HARRISBURG, Pa. (AP) — Legislation heading to the desk of Gov. Tom Wolf repeals long-standing laws in Pennsylvania intended to control gun-carrying and prevent public officials from shutting down firearms dealers during disaster emergencies declared by a governor.
Both bills passed by identical 29-20 final votes in the Republican-controlled state Senate on Wednesday, with every Republican and the lone independent senator backing them and every Democrat against them. Both received approval from the state House of Representatives earlier this year.
Wolf, a Democrat, has not said whether he would sign or veto the bills. However, Wolf has vetoed more than a half-dozen bills passed by lawmakers that sought to limit his powers during the existing coronavirus disaster emergency and beyond.
One bill would repeal a provision that says “no person shall carry a firearm upon the public streets or upon any public property,” although people who have a concealed-carry license are exempt. If signed by Wolf, the bill might not change much; it has long been unenforced, lawmakers say.
However, the bill’s sponsor, Rep. Matthew Dowling, R-Fayette, said the law could be used to limit people from open carrying a firearm, which is not generally prohibited in Pennsylvania.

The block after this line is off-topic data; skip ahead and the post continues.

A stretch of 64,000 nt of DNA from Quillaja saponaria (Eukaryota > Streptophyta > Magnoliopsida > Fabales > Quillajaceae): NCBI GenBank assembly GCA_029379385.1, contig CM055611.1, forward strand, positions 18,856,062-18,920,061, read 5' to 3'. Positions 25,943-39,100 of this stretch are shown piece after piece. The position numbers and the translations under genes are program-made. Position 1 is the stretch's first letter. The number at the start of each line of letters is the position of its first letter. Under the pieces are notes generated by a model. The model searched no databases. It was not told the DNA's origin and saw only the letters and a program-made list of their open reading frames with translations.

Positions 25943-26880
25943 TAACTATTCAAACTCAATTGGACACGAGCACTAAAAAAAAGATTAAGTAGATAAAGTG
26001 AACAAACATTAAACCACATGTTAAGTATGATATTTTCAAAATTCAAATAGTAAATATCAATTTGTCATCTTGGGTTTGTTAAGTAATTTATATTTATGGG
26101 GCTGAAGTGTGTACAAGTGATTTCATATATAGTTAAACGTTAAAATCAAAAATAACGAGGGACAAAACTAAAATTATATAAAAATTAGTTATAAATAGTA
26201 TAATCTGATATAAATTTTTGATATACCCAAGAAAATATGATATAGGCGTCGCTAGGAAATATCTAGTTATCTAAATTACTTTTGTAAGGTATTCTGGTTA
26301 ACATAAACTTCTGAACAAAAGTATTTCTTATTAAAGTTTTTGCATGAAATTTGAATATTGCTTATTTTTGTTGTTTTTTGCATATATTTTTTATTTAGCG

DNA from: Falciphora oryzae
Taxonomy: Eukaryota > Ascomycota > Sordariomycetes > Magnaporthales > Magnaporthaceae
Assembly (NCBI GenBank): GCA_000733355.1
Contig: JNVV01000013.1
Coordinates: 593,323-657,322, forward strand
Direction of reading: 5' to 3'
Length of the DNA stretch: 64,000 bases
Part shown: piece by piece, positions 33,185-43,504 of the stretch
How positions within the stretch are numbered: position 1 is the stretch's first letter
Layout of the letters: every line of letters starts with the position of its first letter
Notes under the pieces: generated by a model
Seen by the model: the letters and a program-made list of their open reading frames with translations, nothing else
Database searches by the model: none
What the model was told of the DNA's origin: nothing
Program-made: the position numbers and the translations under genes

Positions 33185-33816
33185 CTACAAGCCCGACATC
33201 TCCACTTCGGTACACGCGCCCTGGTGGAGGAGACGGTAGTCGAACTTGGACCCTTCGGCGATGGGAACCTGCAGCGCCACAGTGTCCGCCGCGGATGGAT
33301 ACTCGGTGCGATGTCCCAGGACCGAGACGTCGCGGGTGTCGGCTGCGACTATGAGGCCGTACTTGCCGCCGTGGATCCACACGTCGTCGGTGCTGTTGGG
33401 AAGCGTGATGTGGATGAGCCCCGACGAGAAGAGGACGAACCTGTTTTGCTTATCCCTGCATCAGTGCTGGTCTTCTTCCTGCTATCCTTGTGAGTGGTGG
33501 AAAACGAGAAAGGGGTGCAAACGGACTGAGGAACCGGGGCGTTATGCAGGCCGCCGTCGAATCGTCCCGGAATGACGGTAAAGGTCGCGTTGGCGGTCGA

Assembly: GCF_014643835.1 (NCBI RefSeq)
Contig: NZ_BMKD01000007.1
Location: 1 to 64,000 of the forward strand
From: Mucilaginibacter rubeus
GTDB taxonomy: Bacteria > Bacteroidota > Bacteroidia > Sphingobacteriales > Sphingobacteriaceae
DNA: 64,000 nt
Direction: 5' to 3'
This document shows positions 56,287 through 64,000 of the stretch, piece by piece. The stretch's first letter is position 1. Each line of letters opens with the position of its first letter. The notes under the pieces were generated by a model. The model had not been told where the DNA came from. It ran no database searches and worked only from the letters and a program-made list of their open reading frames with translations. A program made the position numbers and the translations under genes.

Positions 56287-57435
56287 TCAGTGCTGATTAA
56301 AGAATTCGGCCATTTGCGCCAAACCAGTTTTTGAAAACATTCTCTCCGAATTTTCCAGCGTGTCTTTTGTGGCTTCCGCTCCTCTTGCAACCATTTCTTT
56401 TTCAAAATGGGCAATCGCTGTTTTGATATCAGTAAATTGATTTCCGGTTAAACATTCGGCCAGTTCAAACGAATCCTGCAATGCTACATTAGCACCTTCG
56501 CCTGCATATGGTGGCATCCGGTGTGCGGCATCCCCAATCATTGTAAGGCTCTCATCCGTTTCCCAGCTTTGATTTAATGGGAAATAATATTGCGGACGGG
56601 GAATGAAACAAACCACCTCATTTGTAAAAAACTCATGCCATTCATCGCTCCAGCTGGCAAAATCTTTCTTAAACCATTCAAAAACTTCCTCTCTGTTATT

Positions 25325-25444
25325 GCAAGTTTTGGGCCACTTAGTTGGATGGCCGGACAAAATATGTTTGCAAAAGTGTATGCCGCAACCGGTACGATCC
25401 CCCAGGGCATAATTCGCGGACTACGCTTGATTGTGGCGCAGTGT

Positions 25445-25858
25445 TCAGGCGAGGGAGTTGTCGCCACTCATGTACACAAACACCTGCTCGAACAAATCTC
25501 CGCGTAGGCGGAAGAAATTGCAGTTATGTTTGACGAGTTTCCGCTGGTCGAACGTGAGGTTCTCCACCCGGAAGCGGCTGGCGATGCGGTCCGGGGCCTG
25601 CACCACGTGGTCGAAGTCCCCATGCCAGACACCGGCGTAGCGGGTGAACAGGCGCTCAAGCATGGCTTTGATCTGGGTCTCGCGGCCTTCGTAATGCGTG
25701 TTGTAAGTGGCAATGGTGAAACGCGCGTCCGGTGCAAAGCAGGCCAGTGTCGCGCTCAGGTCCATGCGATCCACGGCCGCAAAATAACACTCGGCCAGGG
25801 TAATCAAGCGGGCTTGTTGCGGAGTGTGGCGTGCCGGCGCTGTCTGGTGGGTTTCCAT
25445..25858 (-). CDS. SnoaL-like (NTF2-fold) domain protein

The bill also would repeal a long-standing provision giving the governor the power to suspend or limit the sale of firearms during a disaster emergency. Governors can invoke a disaster emergency to bypass existing state laws and regulations to help respond to a disaster.
The other bill is designed to prevent a governor or local government from shuttering businesses related to firearms and ammunition during a disaster emergency. Those include retailers, manufacturers, shooting ranges, clubs and hunting preserves.
Wolf imposed a state-at-home order and shuttered businesses deemed “non-life-sustaining” early in the pandemic. However, Wolf and his health secretary have consistently said they have no intention of implementing another broad-based shutdown.
In March, Wolf allowed gun shops to reopen on a limited basis during the coronavirus pandemic after several justices of the Pennsylvania Supreme Court urged him to do so. Under those provisions, firearms dealers were allowed to sell their wares by individual appointment during limited hours, as long as they complied with social-distancing guidelines.
Retailers and other businesses and establishments were allowed to reopen more broadly later in the spring.